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Sarah Winchester and the Winchester Mystery House

November 10, 2015

No one knows the actual birthdate of Sarah Winchester. A small mystery compared to the rest of this peculiar woman’s intriguing life.

Born Sarah Lockwood Pardee, she was the one of seven children born of Sarah Burns and Leonard Pardee. She grew up in the usual way, but there was nothing usual about this child. She was quickly recognized as a prodigy for her adeptness with language and music, giving her the apt title of “the belle of New Haven.” By the age of twelve, she had mastered Latin, French, Spanish, and Italian, and was extremely well versed in Shakespeare and Homer.

Sarah’s musical ability came as no surprise since one of her driving passions in life was numbers, and music is intrinsically tied to numbers and patterns of numbers. It was also no surprise, with her high intellect, that she ended up attending school at Yale’s Young Ladies Collegiate Institute. There she underwent a strict and rigorous curriculum of liberal arts, science, and mathematics. It is at this school that we can find the roots of her oddness and the numeric obsession that consumed her later years.

Sarah was fascinated with number sequences, and strongly believed that there were numerical messages in everything. She incorporated symbols and numbered code into every aspect of her life, including the house she would one day build. Sarah’s love of Geometry and specific symmetrical numbers is prominently displayed throughout the Winchester House. But most importantly, Sarah adopted the numeric, cryptographic techniques of Francis Bacon, incorporating them into her architecture along with specific Baconian symbols.

After Sarah finished her schooling, she was married to William Winchester. After several years of marriage and the loss of their only child, William inherited his father’s successful gun company, The Winchester repeating Arms Company. Shortly after that, William died of tuberculosis, leaving Sarah a childless widow, with a 20 million dollar inheritance and owner of almost 50% of the company stock. She spent a few years in Europe after that, then settled down in California, in what is now known as the Winchester Mystery House.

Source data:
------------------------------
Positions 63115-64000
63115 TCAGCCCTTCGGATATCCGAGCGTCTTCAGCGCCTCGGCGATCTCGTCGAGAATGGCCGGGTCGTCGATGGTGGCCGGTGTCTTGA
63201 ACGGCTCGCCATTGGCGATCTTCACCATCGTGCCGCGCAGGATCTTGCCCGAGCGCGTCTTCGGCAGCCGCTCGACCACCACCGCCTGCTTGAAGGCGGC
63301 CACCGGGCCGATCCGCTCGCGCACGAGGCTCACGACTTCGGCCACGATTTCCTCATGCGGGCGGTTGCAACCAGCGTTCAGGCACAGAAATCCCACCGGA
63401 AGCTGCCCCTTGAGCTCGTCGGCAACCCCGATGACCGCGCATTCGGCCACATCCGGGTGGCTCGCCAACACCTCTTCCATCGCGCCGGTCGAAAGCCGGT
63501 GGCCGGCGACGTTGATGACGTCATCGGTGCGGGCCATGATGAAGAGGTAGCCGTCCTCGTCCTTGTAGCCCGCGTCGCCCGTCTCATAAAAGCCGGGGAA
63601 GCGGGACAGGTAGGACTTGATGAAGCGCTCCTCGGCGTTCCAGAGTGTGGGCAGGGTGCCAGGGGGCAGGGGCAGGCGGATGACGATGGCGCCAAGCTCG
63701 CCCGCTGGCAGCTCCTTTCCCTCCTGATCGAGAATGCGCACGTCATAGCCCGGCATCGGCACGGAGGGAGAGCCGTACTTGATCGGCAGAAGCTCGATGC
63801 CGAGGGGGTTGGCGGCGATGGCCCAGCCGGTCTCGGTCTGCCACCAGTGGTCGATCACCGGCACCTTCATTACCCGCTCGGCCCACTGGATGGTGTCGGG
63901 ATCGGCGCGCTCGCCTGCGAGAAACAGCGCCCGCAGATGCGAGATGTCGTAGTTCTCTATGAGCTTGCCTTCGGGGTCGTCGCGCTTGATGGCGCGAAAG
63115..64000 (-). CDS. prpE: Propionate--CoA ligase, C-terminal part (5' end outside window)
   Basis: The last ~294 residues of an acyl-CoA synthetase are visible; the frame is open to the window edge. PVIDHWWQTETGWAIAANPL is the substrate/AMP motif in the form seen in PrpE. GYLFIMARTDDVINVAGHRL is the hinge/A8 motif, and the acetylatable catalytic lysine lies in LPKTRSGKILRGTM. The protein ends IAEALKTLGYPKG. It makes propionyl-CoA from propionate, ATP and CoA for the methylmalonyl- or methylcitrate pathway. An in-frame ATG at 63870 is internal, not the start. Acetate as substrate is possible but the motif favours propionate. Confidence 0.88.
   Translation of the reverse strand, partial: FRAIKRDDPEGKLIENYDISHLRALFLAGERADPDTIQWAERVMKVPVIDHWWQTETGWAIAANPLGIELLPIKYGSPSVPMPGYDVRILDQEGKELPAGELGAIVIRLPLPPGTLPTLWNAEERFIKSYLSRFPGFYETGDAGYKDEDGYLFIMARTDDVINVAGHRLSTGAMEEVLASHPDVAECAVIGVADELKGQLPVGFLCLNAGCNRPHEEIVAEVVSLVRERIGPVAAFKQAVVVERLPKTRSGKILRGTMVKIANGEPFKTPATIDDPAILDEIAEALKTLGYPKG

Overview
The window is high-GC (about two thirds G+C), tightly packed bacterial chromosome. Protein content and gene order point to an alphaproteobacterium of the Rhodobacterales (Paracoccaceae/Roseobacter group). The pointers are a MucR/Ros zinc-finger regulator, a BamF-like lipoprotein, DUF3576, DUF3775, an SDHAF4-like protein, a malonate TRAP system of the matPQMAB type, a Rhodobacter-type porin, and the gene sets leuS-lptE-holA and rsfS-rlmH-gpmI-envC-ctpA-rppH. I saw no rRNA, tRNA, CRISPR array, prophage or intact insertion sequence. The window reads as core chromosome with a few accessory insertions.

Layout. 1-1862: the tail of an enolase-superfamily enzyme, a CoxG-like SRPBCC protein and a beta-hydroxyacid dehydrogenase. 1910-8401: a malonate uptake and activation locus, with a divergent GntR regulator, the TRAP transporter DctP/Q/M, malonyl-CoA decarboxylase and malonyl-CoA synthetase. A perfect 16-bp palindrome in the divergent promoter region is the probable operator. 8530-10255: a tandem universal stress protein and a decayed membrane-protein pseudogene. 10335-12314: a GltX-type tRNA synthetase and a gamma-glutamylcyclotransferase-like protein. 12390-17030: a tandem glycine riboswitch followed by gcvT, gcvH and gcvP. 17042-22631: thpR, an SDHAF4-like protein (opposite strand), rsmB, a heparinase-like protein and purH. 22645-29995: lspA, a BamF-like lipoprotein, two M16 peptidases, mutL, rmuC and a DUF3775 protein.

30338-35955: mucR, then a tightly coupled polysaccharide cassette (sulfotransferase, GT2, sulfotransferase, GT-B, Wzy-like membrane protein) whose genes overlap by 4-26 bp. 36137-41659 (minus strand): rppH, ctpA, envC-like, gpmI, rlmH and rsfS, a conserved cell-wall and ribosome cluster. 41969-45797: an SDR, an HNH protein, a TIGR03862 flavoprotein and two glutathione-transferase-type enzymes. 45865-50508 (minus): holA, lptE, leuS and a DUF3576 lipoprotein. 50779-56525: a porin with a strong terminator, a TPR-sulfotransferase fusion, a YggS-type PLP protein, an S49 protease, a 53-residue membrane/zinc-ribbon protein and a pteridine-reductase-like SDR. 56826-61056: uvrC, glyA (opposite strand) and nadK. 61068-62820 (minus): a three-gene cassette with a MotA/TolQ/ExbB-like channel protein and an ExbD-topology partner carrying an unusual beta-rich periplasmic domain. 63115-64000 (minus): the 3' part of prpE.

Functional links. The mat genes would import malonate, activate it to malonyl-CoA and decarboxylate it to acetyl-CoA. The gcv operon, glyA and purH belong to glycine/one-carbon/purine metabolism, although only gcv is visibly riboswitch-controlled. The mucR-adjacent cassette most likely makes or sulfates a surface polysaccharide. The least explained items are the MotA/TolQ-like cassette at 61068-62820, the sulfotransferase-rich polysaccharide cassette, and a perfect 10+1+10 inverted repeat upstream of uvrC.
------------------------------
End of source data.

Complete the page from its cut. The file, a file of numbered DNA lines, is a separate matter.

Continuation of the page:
Sarah began furious construction on her new house as soon as she occupied it. There were teams of workers working in round the clock shifts so construction never stopped, even when she was sleeping. The construction itself is what has spurred the legend of this house. There are anomalies and oddities to be found anywhere you look. Skylights in ceilings look through to other rooms, stairways that lead to nowhere, doors that lead to open air, and countless, seemingly haphazard elements compromise the house, which at it’s peak was over 7 stories high and had over 600 rooms.

There are a several theories running as to what spurred Sarah to purchase and begin renovations on the house. Many mathematicians will tell you about her connections to the Freemasonic and Rosicrucian philosophy through her schooling and connections from family who were members, as well as a good many of her teachers. Some say she was obsessed with numerical ciphers, and believed ( as many of the Freemasons did) that there were meaningful, secret, numerical encryptions everywhere, in people’s names, birthdates, even hidden in the works of Shakespeare. These people will tell you that every action she took in her adult life up to and including the construction of the Winchester House was based on the teachings of the Freemasons and her perceived messages from these encryptions.

The second theory is definitely a more sinister version of events. After the death of her husband, it is rumored that Sarah went to see a then famous Boston medium named Adam Coons. Coons told her that she was being haunted by the spirits of all the people murdered by Winchester guns, and that to appease the angry spirits, she would have to go to California, and purchase the Winchester house, which she did. She then started the perpetual, 24 hour a day construction on the house which the spirits that tormented her demanded. . She would hold nightly seances in her home for the spirits with the use of a Ouiji board, and 13 different colored robes for each specific ritual.

It has been speculated that the constant construction was done to stave off her own death. Not only was she tormented by the spirits, but she was convinced that if construction stopped, they would be her doom. She even slept in a different room every night as an extra measure to throw the spirits off her trail. She would ring her alarm bell every night at midnight to signal the spirits that it was séance time, and then again at 2:00 am, signaling the spirits that it was time to depart.

Nobody really knows what provoked Sarah Winchester to move to California, purchase a farmhouse, and begin nonstop renovations that would not cease until the moment of our death. Was it an obsessive compulsion that was allowed to run free? Spirits? Insanity? The world may never truly know what inspired the woman behind the house.

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